the sense or act of hearing
the number of complete wavelengths that pass a point in a given time
a tone's experienced highness or lowness; depends on frequency.
the chamber between the eardrum and cochlea containing three tiny bones (hammer, anvil, and stirrup) that concentrate the vibrations of the eardrum on the cochlea's oval window.
the innermost part of the ear, containing the cochlea, semicircular canals, and vestibular sacs
a coiled, bony, fluid-filled tube in the inner ear through which sound waves trigger nerve impulses
in hearing, the theory that links the pitch we hear with the place where the cochlea's membrane is stimulated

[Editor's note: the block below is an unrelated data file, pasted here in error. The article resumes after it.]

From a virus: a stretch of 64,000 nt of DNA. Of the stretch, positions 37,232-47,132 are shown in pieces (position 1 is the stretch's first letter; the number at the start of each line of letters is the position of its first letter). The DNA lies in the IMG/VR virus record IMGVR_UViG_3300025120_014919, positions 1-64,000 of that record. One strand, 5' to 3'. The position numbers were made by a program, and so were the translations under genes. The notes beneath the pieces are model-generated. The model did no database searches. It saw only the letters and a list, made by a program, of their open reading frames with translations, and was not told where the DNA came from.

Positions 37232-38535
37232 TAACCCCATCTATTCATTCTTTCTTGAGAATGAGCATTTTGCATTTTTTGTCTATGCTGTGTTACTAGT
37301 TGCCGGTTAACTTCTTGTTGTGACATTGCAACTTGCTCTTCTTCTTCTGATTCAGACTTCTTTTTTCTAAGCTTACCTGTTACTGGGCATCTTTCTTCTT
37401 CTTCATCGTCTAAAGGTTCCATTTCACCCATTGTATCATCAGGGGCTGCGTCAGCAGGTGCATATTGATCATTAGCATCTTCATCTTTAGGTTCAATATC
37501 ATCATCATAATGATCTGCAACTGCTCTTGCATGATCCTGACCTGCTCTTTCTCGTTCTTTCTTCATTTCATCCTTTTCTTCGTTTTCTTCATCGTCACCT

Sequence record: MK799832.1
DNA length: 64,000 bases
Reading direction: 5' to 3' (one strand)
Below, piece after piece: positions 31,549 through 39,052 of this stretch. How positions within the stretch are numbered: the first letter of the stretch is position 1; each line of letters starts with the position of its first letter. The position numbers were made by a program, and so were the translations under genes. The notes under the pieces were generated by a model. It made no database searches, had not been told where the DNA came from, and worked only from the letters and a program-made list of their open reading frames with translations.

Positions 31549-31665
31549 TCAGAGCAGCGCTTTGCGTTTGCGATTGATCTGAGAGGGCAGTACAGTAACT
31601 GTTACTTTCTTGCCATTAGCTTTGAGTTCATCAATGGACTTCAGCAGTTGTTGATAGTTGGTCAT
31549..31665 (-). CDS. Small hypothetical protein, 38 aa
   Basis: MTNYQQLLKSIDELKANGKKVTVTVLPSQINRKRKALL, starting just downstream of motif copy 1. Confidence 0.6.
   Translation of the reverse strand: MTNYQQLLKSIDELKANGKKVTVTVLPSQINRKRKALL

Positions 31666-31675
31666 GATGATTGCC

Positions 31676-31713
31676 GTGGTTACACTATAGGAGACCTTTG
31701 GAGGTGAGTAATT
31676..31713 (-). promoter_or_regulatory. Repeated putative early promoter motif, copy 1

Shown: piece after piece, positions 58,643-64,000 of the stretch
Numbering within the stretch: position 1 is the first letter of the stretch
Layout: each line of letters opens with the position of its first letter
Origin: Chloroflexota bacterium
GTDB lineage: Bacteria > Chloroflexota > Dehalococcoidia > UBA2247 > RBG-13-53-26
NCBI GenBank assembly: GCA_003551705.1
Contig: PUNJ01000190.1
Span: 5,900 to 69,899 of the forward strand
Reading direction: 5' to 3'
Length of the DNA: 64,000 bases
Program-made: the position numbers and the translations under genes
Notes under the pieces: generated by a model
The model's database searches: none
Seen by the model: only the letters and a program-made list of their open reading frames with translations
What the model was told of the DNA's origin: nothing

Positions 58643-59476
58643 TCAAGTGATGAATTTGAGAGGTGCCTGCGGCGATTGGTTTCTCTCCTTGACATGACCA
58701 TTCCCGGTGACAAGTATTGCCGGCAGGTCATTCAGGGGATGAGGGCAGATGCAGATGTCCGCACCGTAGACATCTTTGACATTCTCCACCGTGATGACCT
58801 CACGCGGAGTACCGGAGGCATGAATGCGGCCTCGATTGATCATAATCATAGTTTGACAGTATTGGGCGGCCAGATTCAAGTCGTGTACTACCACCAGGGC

in hearing, the theory that the rate of nerve impulses traveling up the auditory nerve matches the frequency of a tone, thus enabling us to sense its pitch
conduction hearing loss
hearing loss caused by damage to the mechanical system that conducts sound waves to the cochlea
sensorineural hearing loss
hearing loss caused by damage to the cochlea's receptor cells or to the auditory nerves; also called nerve deafness